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Nyack College Blast Victims Recount ‘Earthquake’-Like Explosion

7 People Were Injured In Blast; Utility Eyes Problem With Gas Main

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SOUTH NYACK, N.Y. (CBSNewYork) — Two survivors of Tuesday’s explosion at Nyack College in Rockland County have spoken out about their experience and the lingering trauma of the incident.

“I’m glad to be alive,” blast victim Tasha Bastone told CBS 2’s Lou Young.

Bastone remained hospitalized at Westchester Medical Center on Thursday, two days after the jarring explosion ripped through the building she was in at the small Christian college.

The 38-year-old graduate student from Laurelton, Queens said there was a smell of gas beforehand, but nothing to hint at the approaching danger.

“I was just working on my schoolwork,” Bastone told Young. “An explosion. That’s all I remember.”

“Like an earthquake bomb. It felt like that,” Bastone added.

The apparent cause of the explosion was a natural gas leak along the line on campus that backed up into the basement of Sky Island Lodge, the old converted carriage house turned school building.

The damage on the lower levels of the 1920s-era building is intense, Young reported. Inside, structural columns have moved and the stairs shifted.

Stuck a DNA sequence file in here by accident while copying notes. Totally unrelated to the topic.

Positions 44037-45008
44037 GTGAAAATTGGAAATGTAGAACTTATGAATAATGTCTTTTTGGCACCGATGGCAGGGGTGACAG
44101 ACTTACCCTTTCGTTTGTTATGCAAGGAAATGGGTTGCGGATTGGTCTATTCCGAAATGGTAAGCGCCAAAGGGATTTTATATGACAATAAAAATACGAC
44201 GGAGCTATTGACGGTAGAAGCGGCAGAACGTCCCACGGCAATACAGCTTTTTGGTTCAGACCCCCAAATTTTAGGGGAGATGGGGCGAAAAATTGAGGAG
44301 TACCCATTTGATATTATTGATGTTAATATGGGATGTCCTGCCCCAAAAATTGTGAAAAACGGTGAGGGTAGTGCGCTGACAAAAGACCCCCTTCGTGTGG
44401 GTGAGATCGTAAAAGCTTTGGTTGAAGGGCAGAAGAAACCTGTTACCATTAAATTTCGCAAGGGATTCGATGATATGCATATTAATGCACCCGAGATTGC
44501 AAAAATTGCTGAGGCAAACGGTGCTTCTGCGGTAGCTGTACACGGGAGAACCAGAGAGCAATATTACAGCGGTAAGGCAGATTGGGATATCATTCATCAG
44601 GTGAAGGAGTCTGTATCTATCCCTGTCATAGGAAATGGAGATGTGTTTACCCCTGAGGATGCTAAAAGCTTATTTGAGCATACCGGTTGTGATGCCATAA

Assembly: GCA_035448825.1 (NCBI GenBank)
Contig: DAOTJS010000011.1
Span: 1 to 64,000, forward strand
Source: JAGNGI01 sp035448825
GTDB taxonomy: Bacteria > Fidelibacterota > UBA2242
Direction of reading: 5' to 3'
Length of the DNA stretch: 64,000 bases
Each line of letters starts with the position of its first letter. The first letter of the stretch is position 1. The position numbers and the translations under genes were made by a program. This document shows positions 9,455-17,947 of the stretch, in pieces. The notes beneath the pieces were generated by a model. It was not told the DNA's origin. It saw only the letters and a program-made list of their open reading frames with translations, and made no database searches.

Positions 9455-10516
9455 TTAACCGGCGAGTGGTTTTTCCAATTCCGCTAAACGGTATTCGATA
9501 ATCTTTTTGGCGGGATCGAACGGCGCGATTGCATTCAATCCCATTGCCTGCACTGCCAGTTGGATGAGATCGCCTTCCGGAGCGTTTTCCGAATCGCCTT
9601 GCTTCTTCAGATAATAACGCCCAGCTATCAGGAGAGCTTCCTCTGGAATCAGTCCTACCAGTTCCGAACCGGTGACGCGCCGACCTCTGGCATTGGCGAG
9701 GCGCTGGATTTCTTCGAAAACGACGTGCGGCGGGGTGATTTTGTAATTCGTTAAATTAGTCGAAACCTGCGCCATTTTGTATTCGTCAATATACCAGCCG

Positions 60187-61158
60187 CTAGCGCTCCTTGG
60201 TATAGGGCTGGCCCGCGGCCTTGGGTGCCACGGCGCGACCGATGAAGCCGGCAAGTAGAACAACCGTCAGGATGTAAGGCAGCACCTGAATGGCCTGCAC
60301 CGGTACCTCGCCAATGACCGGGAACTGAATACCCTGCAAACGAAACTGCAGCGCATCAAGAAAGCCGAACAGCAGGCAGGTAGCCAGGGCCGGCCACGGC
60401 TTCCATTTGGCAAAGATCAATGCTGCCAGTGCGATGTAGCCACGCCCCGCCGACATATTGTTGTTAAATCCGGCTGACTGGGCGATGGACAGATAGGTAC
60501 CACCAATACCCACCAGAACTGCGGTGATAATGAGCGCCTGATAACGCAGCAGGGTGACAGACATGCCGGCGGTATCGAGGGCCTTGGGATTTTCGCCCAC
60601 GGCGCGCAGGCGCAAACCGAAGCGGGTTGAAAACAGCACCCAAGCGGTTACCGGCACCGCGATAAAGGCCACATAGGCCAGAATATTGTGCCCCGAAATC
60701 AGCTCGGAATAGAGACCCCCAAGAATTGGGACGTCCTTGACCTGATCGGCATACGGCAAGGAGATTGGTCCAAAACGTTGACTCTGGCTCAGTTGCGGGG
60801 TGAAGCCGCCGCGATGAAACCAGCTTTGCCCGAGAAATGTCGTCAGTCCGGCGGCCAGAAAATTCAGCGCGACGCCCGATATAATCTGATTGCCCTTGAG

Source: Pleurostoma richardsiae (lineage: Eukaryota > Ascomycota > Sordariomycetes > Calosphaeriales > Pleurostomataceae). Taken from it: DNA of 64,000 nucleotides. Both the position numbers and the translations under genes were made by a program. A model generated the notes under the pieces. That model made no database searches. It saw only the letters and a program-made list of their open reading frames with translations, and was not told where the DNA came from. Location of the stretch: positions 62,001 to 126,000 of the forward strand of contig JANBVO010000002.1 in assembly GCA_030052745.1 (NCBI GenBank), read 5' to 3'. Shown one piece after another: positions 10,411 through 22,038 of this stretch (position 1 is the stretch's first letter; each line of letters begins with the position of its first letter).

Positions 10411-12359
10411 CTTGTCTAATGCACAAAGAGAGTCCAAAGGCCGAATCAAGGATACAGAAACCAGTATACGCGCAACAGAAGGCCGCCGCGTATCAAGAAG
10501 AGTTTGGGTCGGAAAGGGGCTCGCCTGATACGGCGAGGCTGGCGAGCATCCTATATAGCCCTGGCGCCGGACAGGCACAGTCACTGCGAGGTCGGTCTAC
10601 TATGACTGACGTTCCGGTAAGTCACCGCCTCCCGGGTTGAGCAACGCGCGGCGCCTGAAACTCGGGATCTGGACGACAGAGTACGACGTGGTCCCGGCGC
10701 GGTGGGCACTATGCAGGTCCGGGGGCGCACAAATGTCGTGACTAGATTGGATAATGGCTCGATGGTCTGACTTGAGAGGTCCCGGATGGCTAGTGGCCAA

Academic adviser Elaina Murphy said the floor jumped under her feet and the very air seemed suddenly dangerous.

“Just pressure. My ears were ringing, my eyes were burning,” Murphy told Young. “There was just that sense of ‘we got to get out of here.'”

Four of the victims found a fire escape, while three others went out a window. The victims suffered burns, shrapnel wounds and broken bones.

There was nobody on the badly damaged lower floors.

“I am grateful to God that nobody was down there. I mean, he really had his protection on us. We were all on the second floor. We were right where we needed to be,” Murphy said.

Bastone was the most seriously injured of the seven victims. As of Thursday she had undergone one operation to repair her shattered leg, which was injured when she jumped from the second floor.

Meanwhile, investigators were still trying to track down the exact cause of the gas main leak, eyeing construction work on campus as a possible explanation, Young reported.

A spokesman for Orange & Rockland Utilities said investigators are now focusing in on a section of gas main a little more than 300 feet from the blast site.

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